Friday, July 19, 2013
It's been a long time since we've blogged here, but we are back with exciting news about our firm's activities. We wanted to begin by discussing our involvement with the preservation of the Miami Marine Stadium- a 1963 building by architect Hilario Candela that was the nation's first purpose-built grandstand for watching speedboat racing. The building is in the process of being saved by Friends of the Miami Marine Stadium, a non-profit that has doggedly pursued its rescue from demolition by neglect. The National Trust for Historic Preservation has been championing this project as well, calling it "a masterwork of civic architecture and modern construction." RLA principal Rosa Lowinger has recently been hired by the Coral Gables Museum to curate an exhibit on the stadium's past, present, and future, with special attention to how the stadium has influenced Miami style for nearly 5 decades. The exhibit will open on October 17, 2013 at the Coral Gables Museum. RLA will also be involved in performing cleaning tests on the concrete surface, including developing strategies for removing decades of graffiti and grime. We will also help develop strategies for preserving some of the graffiti-- which is considered widely to be Miami's best. Stay tuned for more.
Wednesday, June 6, 2012
Anyone who knows me has heard me talk about the Miami Marine Stadium. A 1963 sports arena for watching boat races, the stadium was designed in 1963 by Cuban-American architect Hilario Candela. Much has been written about this exquisite masterpiece of mid-20th century exposed concrete architecture. Seen here in its current tagged and slightly dilapidated state, the building has most recently been the subject of an article by Princeton professor and engineer Sigrid Adriaenssens. Published in the International Journal of Architectural Heritage, the article deals specifically with the engineering of the hyperbolic paraboloids that comprise the roof line. I had the privilege to be a co-author on this article together with Dr. Andriaessens and Professor Jorge Hernandez of the University of Miami Architecture Faculty. My portion of the article was based on interviews with Hilario Candela, in which he described some of the architects and engineers who influenced his work. The entire article can be read online here:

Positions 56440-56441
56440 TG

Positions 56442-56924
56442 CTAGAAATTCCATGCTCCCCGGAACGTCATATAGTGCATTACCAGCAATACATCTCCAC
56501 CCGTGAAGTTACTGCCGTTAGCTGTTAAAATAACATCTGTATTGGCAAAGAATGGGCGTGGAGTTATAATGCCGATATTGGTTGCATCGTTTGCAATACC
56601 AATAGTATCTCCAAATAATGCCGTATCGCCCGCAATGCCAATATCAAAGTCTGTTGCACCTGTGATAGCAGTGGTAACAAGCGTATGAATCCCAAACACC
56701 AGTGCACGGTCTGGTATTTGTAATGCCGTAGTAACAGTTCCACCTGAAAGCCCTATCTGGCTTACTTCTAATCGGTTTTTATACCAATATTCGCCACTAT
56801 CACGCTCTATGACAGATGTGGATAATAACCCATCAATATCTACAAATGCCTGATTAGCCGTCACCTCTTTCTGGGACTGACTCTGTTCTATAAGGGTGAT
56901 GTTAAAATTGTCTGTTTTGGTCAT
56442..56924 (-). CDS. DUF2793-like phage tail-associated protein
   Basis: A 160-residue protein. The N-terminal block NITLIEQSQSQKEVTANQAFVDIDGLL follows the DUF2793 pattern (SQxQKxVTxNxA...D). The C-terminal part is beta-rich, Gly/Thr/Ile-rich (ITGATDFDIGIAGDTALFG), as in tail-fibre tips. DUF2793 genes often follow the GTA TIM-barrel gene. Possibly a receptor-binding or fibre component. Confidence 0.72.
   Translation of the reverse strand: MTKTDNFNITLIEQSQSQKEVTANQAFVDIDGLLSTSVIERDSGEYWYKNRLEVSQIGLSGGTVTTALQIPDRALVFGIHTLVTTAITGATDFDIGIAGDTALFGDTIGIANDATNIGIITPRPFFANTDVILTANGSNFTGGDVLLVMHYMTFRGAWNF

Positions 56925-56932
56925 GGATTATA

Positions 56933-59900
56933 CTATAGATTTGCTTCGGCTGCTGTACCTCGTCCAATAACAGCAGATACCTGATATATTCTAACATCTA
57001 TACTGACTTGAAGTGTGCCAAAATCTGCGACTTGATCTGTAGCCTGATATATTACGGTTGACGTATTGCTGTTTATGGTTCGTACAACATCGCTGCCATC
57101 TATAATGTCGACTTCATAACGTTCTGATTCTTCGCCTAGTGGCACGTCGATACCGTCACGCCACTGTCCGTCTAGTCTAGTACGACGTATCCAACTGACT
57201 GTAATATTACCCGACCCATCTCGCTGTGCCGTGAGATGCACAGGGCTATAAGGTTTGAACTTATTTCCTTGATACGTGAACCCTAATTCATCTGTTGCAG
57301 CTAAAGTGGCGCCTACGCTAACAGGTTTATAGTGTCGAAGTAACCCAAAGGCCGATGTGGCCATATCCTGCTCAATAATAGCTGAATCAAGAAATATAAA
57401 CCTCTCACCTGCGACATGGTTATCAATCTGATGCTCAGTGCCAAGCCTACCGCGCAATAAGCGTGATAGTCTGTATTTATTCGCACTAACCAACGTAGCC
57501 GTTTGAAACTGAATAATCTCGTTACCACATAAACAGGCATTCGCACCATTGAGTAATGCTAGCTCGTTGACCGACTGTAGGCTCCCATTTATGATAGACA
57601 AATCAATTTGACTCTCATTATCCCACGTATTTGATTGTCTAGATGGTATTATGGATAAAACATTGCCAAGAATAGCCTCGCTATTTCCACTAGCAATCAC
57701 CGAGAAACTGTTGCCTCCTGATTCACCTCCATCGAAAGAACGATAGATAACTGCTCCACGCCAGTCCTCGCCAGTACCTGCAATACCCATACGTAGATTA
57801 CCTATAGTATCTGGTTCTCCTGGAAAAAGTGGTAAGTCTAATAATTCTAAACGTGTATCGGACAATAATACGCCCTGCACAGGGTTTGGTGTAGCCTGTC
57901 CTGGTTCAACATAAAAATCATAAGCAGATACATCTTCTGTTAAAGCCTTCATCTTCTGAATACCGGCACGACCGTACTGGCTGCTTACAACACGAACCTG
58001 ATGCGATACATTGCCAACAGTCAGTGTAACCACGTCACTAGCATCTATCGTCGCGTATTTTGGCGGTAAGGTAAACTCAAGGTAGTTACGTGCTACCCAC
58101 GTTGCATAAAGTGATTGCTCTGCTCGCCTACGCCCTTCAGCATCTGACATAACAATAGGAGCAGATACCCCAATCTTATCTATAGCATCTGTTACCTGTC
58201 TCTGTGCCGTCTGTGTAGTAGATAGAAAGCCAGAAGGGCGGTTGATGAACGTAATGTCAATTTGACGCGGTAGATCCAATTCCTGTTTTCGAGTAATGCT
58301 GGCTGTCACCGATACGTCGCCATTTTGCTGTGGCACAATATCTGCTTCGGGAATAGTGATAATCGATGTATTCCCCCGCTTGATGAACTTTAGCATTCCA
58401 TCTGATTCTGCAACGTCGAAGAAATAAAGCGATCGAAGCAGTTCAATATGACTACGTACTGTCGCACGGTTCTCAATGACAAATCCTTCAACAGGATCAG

Monday, March 12, 2012
RLA Assistant Conservator Christina Varvi puts the finishing touches on the cleaning of a white marble sculpture.
RLA recently added to its growing list of post-fire recovery projects with the conservation of a collection of 23 severely soot damaged sculptures in a private Western Art Collection. Consisting primarily of wildlife and figurative works made of bronze, marble, silver, porcelain, geodes, the collection was badly soiled during an electrical fire in a kitchen that deposited thick soot onto all surfaces. RLA conservators performed the work on site in Texas, carrying out a multi-phase treatment that began with dry soot removal and continued with solvent, detergent and steam cleaning phases as needed.
Marble sculpture after initial cleaning tests.
Marble cleaning in process. The challenge in these treatments is to remove the soot without driving it into the pore structure.
Bronze sculpture with variable patina looks dull and incorrectly uniform due to soot accumulation.
Bronze sculpture after treatment. Note variation in color between areas of piece, visible only after soot removal.
Porcelain Mallard Before Treatment. Note severe discoloration on base portion due to soot ingrained in the porous surface.
Porcelain Mallard After Treatment.
Monday, February 27, 2012
Photo: "Hymn of Life:Tulip" (Yayoi Kusama) 2007 City of Beverly Hills, CA
RLA was recently awarded a contract to perform conservation services to the public art division of the City of Beverly Hills. Our firm was selected to conduct a survey of the collection, perform remedial treatments on 5 sculptures, and provide general consultation services for the city's collection of public art. We will begin this work in April 2012. It is an ongoing contract with provisions for renewal.
We are proud to add the City of Beverly Hills to our growing client list of outdoor sculpture and public art programs. This list presently includes the Los Angeles Metropolitan Transit Authority, Hawaii State Foundation for Culture and the Arts, Los Angeles County Arts Commission, the Huntington, University of Miami, Florida International University, Miami-Dade County, the Palm Beach County Cultural Council, the Palm Springs Art Museum, the Long Beach Arts Council, the Contemporary Museum of Hawaii, the Broad Art Foundation, the General Services Administration (GSA), the Chinati Foundation (Marfa, TX), Vizcaya Museum and Gardens (Miami), and the cities of Santa Monica, Los Angeles, Beverly Hills, Miami Beach, Coral Gables, West Hollywood, West Covina (CA), Inglewood (CA), Santa Fe Springs (CA), and Honolulu.